Sometimes family members want to provide those who come to the funeral liturgy to share their grief with an account of the deceased person's life, with biographical details and a summary of his or her activities. The family might consider preparing a printed leaflet that can be handed out at the funeral or at any other appropriate time. Another opportunity for the family to share the story of the deceased person is at the reception which often follows the funeral liturgy.

The Pall

If we listen carefully to the texts used at a funeral liturgy, we discover that there are several references made to the baptism of the person who is now deceased. One reference occurs at the very beginning of the liturgy, during the rite of the reception of the body.

To emphasize the importance of the person's baptism, the Church in Canada encourages the use of a pall at the funeral liturgy. This pall is placed on the coffin during the rite of reception of the body by family members, friends, or by parish ministers.

This pall is a reminder of the white baptismal garment, a sign of the Christian dignity of the person. Just as the new Christian was clothed in the white garment when he or she became a member of the Church, the coffin is covered with a white cloth as the person enters into a new life in the resurrection of Jesus. Covering the coffin is a way to make a statement about the identity of the deceased; it proclaims that the greatest thing that can be said about the deceased person is that he or she is a sister or brother of Christ, a member of the Church.

The pall is also a sign of hope, of the resurrection, of new life beyond this life, a banner that points to a continued relationship to the deceased person in the time to come. Its use also signifies that in the eyes of God all are equal (Order of Christian Funerals, no. 38).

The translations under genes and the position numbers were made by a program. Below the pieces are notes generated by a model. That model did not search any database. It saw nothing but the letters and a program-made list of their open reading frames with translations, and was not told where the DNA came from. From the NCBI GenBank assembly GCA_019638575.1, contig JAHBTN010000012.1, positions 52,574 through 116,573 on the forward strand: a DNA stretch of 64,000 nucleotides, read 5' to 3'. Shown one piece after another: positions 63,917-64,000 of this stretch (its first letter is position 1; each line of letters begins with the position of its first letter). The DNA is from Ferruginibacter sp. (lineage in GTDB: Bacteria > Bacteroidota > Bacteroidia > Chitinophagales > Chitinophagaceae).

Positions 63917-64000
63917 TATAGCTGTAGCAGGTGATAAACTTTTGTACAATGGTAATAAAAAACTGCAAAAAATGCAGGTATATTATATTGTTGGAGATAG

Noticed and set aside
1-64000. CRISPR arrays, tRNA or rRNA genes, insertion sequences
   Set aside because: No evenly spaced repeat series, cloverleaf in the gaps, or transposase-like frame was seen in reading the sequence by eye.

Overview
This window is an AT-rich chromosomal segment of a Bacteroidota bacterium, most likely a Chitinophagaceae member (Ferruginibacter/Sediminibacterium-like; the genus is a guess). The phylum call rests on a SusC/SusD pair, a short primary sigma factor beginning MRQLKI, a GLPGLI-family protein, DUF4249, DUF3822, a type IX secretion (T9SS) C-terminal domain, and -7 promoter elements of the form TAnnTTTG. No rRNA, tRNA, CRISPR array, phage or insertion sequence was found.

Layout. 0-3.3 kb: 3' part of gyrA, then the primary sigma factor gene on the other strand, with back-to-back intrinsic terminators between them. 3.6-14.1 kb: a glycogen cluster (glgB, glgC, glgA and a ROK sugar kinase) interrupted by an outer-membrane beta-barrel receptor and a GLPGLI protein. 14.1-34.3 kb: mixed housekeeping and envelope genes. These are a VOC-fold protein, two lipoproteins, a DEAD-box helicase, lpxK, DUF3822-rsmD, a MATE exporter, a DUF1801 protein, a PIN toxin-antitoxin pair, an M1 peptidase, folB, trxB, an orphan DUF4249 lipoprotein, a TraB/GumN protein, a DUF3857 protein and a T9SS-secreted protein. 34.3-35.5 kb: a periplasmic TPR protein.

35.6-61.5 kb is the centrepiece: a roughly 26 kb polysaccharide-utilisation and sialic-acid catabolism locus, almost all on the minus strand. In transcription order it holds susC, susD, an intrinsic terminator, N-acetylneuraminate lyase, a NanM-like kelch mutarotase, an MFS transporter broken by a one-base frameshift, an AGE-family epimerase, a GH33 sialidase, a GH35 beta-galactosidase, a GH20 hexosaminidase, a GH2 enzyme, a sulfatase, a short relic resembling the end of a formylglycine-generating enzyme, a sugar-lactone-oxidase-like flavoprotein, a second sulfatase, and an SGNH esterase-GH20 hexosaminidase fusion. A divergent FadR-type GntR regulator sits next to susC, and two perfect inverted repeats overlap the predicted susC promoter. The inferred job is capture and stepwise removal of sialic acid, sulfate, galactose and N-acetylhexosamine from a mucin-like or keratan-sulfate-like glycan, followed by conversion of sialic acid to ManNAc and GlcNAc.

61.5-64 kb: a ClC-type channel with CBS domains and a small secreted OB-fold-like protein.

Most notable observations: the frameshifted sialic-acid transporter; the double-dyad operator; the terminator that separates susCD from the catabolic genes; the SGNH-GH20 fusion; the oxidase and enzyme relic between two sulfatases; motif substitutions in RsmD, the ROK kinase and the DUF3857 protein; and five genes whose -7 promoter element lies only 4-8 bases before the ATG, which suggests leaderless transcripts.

It might also be said that it is the white cloth itself that is the symbol; it does not need to have any symbols added to it to explain or add to what it means.

This identity of the deceased person as a Christian is considered by the Church to be fundamental and primary, and it is the focus in a special way. For this reason the General Introduction to the Order of Christian Funerals says that only Christian symbols may be on or near the coffin during the funeral liturgy. Flags and insignia of associations, even Christian associations, should be placed elsewhere, or at least taken off the coffin for the liturgy.

The Flag

When persons who are or were in the military die, family and friends often wish to display the (national) flag as a symbol of national service. They want to drape the flag over the coffin, as is the custom at a "military" funeral. For Catholics, however, baptism remains the fundamental identity. Other emblems should not displace Christian symbols reminding the community of the person's baptism.

The flag could be put on a standard and placed near the entrance, where it will be visible to all as they enter. If, however, the family do want to have the flag placed on the coffin, it can be done when the coffin is being transported to and from the church where the main funeral liturgy is to be celebrated. The flag (which should be a suitable size) can then be removed and folded with appropriate ceremony and respect just before the pall is to be placed on the coffin during the welcoming of the body. The flag then becomes part of the ritual action in the liturgy. The pall will be removed after the liturgy, and the flag can again be placed on the coffin as it is being transported out of the church.



Catholic Funerals and Eulogies, The Pall and the Flag, edited by the National Liturgy Office, and published by Publications Service, Canadian Conference of Catholic Bishops, 2500 Don Reid Drive Ottawa, ON K1H 2J2 Canada. Copyright © Concacan Inc. 1998, 2003. All rights reserved. This text may be reproduced for personal or parish use. For commercial licence, please contact the publisher.
Last Updated on Friday, March 05 2010  
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On January 13th 2010, Most Reverend Vincent Nguyen became Canada’s first Catholic Bishop of East Asian descent. He is the great-grandson of a Vietnamese Martyr.